A 40mm lens is quite good, because as Range Junkie mentioned, they are low enough so that they remain comfortable to use, and offer several minutes more shooting time in the day than the naked eye anyway. Also, they are often considerably cheaper than the 50mm and bigger lenses. That being said, I do have a 10-40X56mm scope on my varmint gun. I only ever use the 40 power on the range, and only then if I'm feeling quite daring, but most of the time I use it on around 15 power. This is just about perfect for me for shooting at coyotes 200 yards out, which is often what I'm doing on the farm here. The 56mm is also nice because as long as it's not pitch black outside, I can shoot coyotes even at night without much problem (only on 10 power though...anything higher zoom than that and it gets too dark to be sure enough where I'm shooting) Also, my .223 has a very tall cheek pad on it, and the 56mm is actually quite comfortable to use with it.

Just depends what you're looking for, but the 3-9X40mm will not steer you wrong in nearly any "resonable" hunting situation.
 

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3-9x40 is, in my opiniion the most versatile scope on the market. Your need for objective size and power is more or less dependent on your hunting conditions. They can get pretty specialized. For deer hunting, 3-9 is all you will ever need. Objective size (40 or 50 mm) is a matter of preference. I like the larger objective for the lowlight application, but where I am, legal shooting time is as long as you can shoot without artificial light. If you have set shooting hours, it becomes less important.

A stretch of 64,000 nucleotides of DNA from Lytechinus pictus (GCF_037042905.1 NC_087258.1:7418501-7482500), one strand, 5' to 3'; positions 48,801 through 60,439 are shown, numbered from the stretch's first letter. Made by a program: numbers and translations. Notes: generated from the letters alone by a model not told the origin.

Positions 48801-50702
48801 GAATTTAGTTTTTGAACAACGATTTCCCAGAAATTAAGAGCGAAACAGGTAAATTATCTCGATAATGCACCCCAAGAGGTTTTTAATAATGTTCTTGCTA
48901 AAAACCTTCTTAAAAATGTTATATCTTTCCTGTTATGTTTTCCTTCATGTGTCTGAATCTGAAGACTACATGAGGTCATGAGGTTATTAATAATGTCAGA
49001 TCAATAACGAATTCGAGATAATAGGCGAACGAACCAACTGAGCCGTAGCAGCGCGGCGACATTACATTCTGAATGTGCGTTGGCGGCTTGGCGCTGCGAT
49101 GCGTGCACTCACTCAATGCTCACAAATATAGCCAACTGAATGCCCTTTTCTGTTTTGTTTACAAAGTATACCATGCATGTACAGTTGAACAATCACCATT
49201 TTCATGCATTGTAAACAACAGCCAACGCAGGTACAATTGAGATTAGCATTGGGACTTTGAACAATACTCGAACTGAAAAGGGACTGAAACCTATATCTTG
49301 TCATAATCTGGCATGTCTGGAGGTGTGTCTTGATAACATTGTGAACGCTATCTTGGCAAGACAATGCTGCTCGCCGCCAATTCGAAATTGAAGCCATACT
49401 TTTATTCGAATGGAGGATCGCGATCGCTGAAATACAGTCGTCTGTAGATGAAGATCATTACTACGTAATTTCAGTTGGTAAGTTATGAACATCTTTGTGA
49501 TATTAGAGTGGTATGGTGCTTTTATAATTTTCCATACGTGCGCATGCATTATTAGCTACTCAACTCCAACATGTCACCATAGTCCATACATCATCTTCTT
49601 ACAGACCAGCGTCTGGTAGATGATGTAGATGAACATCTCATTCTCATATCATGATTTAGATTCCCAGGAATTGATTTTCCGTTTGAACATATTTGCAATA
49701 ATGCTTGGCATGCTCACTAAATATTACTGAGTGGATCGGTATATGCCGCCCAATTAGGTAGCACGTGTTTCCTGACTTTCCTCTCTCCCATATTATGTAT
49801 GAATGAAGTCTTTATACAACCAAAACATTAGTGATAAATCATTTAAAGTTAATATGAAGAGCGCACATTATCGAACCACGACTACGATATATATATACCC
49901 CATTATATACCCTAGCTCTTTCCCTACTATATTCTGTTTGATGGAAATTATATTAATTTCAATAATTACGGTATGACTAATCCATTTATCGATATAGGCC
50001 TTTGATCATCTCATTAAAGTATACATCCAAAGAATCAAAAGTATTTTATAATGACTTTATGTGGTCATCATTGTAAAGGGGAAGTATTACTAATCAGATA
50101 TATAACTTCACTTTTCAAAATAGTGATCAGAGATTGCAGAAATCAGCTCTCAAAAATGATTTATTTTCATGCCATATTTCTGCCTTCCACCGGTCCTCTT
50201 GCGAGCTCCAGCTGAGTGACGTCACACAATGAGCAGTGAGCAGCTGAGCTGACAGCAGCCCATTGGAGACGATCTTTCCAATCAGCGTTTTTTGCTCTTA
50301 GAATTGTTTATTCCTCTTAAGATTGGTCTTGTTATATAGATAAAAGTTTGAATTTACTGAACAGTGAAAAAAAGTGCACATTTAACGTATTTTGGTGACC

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I'm probably going to be in the vast MINORITY here but I like a fixed power scope. I've been hunting for 50 years, all over the United States and Canada. I have never felt the need for anything more than my 4X Weaver that I put on my Sporterized 03 Springfield (.30-06) back in 1963. I've tried the 2-7, the 3-9, the 4-12 and have a 4-16 on a .22 Magnum. With ALL of them I've always kept the power ring on 4X and have had NO problems hitting what I was shooting at.

The variables, as nice as they are, are also heavier than a fixed 4X or 6X. Sometimes by a considerable amount. I always found that I wanted less power, not more. The longest shot I've ever taken on an animal was around 300 yards, perhaps a touch less. It was a nice 5X5 bull elk in the mountains of Colorado when I lived there. I had no problems with the 4X Weaver.

As I get older I require less and less power in a scope. I no longer take long shots. Man, I've gotta drag those critters out and I kinda like to get 'em close in. I live in Michigan now and if I was in the market for a new scope for my Springfield I'd grab a 2 3/4X scope and call it good.